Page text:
[¶5] On May 20, 1998, the district court issued an order directing the referee to amend her order, concluding as a matter of law "interest is not properly docketable by the Clerk of District Court. The remedy would be Post Judgment interest." Darling timely appealed the district court's order.
[¶6] When the district court reviews a judicial referee's findings of fact on the record, it does so under a clearly erroneous standard. Steffes v. Steffes, 1997 ND 49, ¶ 8, 560 N.W.2d 888. Similarly, we review the district court's reversal of any factual finding by a judicial referee under the clearly erroneous standard. Throndset v. Hawkenson, 532 N.W.2d 394, 397 (N.D. 1995). A judicial referee's conclusions of law, however, are fully reviewable by the district court. Id. Similarly, a district court's conclusions of law are not subject to the clearly erroneous rule applicable to findings of fact, and are thus fully reviewable upon appeal. Gabriel v. Gabriel, 519 N.W.2d 293, 294 (N.D. 1994).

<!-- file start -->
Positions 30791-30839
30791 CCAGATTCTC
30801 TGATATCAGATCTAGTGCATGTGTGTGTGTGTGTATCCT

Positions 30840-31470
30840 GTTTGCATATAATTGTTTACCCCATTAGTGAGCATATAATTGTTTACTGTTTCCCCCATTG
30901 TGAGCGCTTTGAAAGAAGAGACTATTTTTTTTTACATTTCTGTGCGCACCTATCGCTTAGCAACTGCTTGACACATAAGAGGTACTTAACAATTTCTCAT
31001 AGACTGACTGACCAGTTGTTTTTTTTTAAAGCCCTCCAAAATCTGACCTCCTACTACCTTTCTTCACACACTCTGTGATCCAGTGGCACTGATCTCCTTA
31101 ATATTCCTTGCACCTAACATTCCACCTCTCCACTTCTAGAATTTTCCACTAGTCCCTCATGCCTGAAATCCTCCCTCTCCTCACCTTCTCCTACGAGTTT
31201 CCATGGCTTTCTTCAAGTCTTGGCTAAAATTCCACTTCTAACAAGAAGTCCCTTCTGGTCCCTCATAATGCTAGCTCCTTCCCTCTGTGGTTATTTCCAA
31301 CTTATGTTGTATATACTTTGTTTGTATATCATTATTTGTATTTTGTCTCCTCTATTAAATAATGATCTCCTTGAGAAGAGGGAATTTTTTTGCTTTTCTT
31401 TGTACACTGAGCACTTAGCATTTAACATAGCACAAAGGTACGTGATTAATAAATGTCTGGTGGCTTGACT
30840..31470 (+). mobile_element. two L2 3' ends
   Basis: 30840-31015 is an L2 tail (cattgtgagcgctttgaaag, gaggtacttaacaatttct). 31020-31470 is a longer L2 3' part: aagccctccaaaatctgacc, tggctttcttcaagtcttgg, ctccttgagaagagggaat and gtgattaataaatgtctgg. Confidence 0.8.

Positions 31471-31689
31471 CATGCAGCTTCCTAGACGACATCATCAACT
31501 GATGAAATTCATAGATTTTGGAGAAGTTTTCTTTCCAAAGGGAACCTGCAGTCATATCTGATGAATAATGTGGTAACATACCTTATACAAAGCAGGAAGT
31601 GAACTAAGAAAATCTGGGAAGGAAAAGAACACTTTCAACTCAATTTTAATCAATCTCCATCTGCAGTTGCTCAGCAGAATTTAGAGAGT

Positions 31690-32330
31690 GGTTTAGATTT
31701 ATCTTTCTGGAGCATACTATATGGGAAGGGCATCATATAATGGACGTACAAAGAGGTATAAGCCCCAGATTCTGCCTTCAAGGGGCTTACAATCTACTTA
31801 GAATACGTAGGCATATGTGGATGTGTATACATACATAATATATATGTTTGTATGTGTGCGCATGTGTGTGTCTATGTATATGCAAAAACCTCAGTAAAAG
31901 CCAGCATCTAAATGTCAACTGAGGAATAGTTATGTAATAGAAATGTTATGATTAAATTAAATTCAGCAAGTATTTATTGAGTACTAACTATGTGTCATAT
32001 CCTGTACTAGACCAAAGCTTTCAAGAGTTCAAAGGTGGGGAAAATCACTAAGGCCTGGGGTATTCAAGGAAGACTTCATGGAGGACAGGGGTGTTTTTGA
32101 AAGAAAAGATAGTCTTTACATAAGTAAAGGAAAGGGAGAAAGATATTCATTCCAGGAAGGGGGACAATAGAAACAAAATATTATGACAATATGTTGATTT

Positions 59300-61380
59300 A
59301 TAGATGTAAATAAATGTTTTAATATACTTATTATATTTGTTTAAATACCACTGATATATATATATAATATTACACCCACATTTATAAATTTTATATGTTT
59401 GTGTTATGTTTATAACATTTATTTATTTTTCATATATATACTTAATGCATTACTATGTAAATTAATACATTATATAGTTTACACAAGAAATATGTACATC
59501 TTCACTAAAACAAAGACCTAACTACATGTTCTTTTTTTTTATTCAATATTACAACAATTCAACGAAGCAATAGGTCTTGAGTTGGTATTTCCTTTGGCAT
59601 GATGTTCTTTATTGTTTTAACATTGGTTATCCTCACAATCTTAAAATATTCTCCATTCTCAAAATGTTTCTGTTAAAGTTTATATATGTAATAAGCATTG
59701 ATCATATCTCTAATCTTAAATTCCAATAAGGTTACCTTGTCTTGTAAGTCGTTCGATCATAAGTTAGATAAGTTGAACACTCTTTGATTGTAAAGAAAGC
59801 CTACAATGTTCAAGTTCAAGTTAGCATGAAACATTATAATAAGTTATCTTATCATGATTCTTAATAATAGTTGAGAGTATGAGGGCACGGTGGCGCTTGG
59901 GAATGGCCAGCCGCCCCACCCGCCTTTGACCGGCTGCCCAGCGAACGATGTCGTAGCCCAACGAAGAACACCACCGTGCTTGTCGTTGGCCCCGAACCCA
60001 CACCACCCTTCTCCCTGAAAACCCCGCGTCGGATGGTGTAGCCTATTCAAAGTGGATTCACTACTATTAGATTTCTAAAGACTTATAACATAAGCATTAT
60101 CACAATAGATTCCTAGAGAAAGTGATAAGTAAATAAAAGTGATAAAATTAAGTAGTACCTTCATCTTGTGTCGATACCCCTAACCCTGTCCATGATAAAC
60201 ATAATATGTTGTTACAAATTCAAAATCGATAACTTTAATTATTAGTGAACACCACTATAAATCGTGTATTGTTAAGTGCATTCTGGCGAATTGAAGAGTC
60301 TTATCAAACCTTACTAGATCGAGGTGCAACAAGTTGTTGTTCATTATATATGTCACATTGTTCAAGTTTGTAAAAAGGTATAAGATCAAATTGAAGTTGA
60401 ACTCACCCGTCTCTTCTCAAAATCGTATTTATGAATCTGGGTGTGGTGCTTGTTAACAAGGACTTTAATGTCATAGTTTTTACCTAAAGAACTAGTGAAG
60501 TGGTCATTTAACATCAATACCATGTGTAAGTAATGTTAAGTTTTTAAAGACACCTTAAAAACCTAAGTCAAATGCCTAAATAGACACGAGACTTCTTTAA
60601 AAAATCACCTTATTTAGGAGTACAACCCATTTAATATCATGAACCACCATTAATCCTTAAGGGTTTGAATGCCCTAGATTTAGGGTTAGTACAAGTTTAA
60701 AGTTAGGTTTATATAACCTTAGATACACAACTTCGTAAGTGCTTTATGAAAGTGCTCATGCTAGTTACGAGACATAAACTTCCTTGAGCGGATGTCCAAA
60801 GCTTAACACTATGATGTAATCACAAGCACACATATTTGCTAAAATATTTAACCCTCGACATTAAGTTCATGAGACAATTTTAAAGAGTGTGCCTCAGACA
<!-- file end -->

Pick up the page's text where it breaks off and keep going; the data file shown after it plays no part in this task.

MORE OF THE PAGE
[¶7] In Baranyk v. McDowell, 442 N.W.2d 423, 425-26 (N.D. 1989), this Court interpreted N.D.C.C. § 14-08.1-05 and held a due and unpaid child support payment becomes a judgment as a matter of law. See id. (concluding that with N.D.C.C. § 14-08.1-05 the "legislature intended past-due child support obligations to be treated as judgments under state law[,]" which have the "full force and effect of a judgment of the district court"). The only distinction between a judgment under N.D.C.C. § 14-08.1-05 and one entered by a district court is that due and unpaid child support obligations cannot be docketed until a judgment order is obtained from the district court and filed with the clerk of court under N.D.R.Civ.P. 58. Baranyk, 442 N.W.2d at 426; see also Fuson v. Schaible, 494 N.W.2d 593, 595 (N.D. 1992). Specifically, due and unpaid child support obligations are entered in the judgment docket only "upon filing by the judgment creditor . . . of a written request accompanied by a verified statement of arrearage or certified copy of the payment records of the clerk of district court . . . and an affidavit of identification of the judgment debtor[.]" N.D.C.C. § 14-08.1-05(1)(a).